I had the opportunity to spend a few days in Cumberland County, Nova Scotia checking out community gardens and meeting with the passionate folks growing food and supporting gardens. First stop was the Springhill Community Garden. There were so many things that make this garden a lovely place to spend time. A beautiful welcome sign, composting station, colourful signs on the beds, a shelter from the rain and sun, not to mention the members that stopped by for a celebratory BBQ. It was clear to me that a lot of love had gone into this garden. One success factor for this garden is the coordinator’s committee bringing together time and resources from partnerships with the Ecology Action Centre, Cumberland Health Authority, and the town’s Recreation Centre, among others.During the BBQ I asked questions about gardeners’ experiences. Do they eat more vegetables because of the garden? Do they share food with family and friends? There were two camps of people. Some that eat vegetables and cook regularly for themselves and found that the garden was a great supplement. Most folks said they eat more and share more because of the garden. One member shared zucchini with some friends who said they didn’t like them, then a year later one of those friends started growing it in their garden and using it in many recipes like zucchini loaf and pasta sauce. Another shared experience was valuing the vegetables coming from the garden, knowing that there are no harmful chemicals or pesticides used.
Just outside of Amherst we found Side By Each Farm. Run by Del Seto and her partner. They have a farm stand frequented by people to and from work in Amherst. They picked that location so their farm could be accessible to different folks. You can even walk or bike from town. The farm stand is on the honour system. Prices are listed and people make their own change. It has been a great experience and welcome income for busy farmers, who go to the markets in town as well.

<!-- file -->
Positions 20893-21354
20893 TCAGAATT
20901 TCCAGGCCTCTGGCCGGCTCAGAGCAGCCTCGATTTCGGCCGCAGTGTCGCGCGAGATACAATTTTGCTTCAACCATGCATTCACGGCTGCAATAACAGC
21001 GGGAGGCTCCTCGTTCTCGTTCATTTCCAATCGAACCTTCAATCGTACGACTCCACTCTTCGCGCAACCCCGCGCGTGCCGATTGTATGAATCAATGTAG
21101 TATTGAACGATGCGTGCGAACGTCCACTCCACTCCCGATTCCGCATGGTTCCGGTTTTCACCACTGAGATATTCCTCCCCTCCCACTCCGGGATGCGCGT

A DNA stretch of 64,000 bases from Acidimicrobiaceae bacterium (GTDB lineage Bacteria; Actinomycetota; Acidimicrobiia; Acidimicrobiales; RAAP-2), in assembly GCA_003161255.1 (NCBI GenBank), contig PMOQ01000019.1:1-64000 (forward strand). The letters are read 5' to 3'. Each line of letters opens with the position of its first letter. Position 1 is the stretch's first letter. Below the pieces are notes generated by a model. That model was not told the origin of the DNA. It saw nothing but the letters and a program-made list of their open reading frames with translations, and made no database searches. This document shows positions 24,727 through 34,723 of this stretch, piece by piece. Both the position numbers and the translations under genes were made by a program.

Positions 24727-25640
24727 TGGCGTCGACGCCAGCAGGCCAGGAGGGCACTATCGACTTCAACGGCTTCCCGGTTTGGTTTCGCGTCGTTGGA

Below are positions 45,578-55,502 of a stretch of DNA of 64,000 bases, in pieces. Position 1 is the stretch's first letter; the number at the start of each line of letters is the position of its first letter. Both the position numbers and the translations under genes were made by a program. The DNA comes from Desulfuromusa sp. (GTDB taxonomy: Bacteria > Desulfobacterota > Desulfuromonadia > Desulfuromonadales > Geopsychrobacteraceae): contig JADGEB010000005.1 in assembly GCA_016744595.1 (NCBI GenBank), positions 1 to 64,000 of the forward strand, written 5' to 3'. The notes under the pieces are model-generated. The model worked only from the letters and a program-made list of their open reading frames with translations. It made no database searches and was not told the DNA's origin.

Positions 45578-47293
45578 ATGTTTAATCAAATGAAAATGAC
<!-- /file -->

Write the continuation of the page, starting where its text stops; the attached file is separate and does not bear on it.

Last stop was at the Hillside Villa in River Hebert. Hope Harrison was kind enough to spend some time talking to us about her life on a farm and her work to grow food for herself and other residents of the Hillside Villa, a housing complex devoted half to the elderly and half to folks on income assistance.
She shared with us, what she called the “Cumberland Three”: local blueberry muffins made from local maple syrup as sweetener, and jam made with local peaches. A very tasty visit to say the least!
I was inspired by my adventure in Cumberland County. In one of the Amherst gardens I found this rock that says ‘HOPE’, with beautiful pink flowers bursting forth. It sums up how connecting with gardeners, farmers and organizers fills my heart with hope.
Miranda Cobb, Community Food Researcher, The Our Food Project, contact me at: miranda at ecologyaction.ca